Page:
Myth: Kids and teens do not experience as much stress as adults.
Fact: According to the American Psychological Association, “Teens reported that their stress levels during the school year far exceeded what they believe to be healthy (5.8 vs. 3.9 on a 10-point scale) and topped adults’ average reported stress levels (5.8 for teens vs. 5.1 for adults).”
The number of stressed teens shows an increasing trend in the United States, and it does not appear to be slowing down. Without the appropriate support and managing stress, teenagers may be at a greater risk for short- and long-term mental health issues, academic struggles, and health problems.
The Six Cues of a Stressed Teen
By looking for both obvious and subtle cues, you can help identify a stressed teen. Acknowledging the stress is the first step in addressing the issue and finding its underlying causes. Look for these six telltale signs that your teen is experiencing an excessive amount of strain in their life.
- Chronic Health Issues – Stress can manifest through physical issues like stomach aches, headaches, body aches, and more. Increased acne and other skin issues can indicate their hormone levels are raised, possibly due to increased stress.
- Sleep Issues – This can be a vicious cycle, whether sleep issues are related to stress or not. Teens may sleep too little, too much, or having trouble falling asleep. They may also use sleep as a way to escape everyday pressures.
- Difficulty in School – Sometimes stress-related problems stem from school-related issues. At other times, academic problems result because a teen is stressed out. If your teen’s grades have declined or if your teen’s attendance is poor, consider whether the change may be stress-related.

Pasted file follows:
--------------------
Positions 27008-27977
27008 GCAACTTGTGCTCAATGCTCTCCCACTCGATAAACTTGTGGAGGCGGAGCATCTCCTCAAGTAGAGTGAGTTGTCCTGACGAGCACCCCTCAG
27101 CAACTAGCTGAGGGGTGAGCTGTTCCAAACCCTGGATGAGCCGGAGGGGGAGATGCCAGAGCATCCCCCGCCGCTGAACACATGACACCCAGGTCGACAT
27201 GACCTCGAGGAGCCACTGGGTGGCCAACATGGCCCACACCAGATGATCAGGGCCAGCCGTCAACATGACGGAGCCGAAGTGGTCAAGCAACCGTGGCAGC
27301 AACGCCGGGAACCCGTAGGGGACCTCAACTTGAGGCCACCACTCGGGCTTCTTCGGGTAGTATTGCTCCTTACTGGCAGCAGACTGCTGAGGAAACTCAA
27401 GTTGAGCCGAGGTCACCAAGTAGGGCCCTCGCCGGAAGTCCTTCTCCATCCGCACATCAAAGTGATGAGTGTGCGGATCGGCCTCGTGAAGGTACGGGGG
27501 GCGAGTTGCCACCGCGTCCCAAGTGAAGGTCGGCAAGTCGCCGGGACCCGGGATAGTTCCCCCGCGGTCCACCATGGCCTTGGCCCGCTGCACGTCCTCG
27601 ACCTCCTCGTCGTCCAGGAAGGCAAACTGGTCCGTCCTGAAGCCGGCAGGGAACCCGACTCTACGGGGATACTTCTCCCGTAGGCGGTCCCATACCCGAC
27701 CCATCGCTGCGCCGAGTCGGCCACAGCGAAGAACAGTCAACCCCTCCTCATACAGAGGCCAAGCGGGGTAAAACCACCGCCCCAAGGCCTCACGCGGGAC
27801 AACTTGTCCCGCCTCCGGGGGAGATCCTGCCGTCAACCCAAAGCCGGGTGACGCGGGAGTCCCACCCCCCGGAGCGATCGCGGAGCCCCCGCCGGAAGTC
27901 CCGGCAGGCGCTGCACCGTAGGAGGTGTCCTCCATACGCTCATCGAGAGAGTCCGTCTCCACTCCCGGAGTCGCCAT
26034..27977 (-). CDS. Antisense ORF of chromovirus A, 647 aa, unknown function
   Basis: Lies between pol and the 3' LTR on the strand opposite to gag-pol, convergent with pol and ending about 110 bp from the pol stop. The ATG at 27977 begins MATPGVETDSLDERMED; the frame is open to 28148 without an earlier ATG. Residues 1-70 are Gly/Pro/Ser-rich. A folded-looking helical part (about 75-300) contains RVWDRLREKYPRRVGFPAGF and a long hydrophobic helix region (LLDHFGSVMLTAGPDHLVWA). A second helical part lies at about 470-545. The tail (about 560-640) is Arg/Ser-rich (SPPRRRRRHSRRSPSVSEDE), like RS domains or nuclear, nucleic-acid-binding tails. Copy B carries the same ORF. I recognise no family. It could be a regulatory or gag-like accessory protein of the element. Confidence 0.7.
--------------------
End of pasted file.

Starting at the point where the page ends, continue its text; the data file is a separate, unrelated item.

- Increased Irritability and Negativity – While teenagers often experience mood swings and changes that come with puberty, excessive or consistent irritability and negativity can be a sign of stress. Stress can also manifest through phrase choices like “Nothing goes my way” or “Things will never get better.”
- Changes in Socialization – Social isolation or changes in their social group can be a strong indication of stress. If they begin losing touch with those they are closest to, keep an eye on them to identify other signs of intense stress.
- Negative Changes in Behavior – Behavior problems can be a direct result of stress. Problems can include skipping school, defiance with authority figures, and no motivation to complete everyday tasks.
When to Seek Professional Help
For the average person, it can be difficult to admit stress and then identify the underlying causes to create a treatment plan. For a teen, it may be that much harder to open up and make the necessary changes. Ask your teenager if they are feeling an undue amount of pressure and help them find methods to help.
If symptoms occur for longer than two weeks and begin to greatly affect all aspects of their life – school, home, social life – it may be time to seek professional help. This can be a sign of a deeper underlying problem such as anxiety or depression.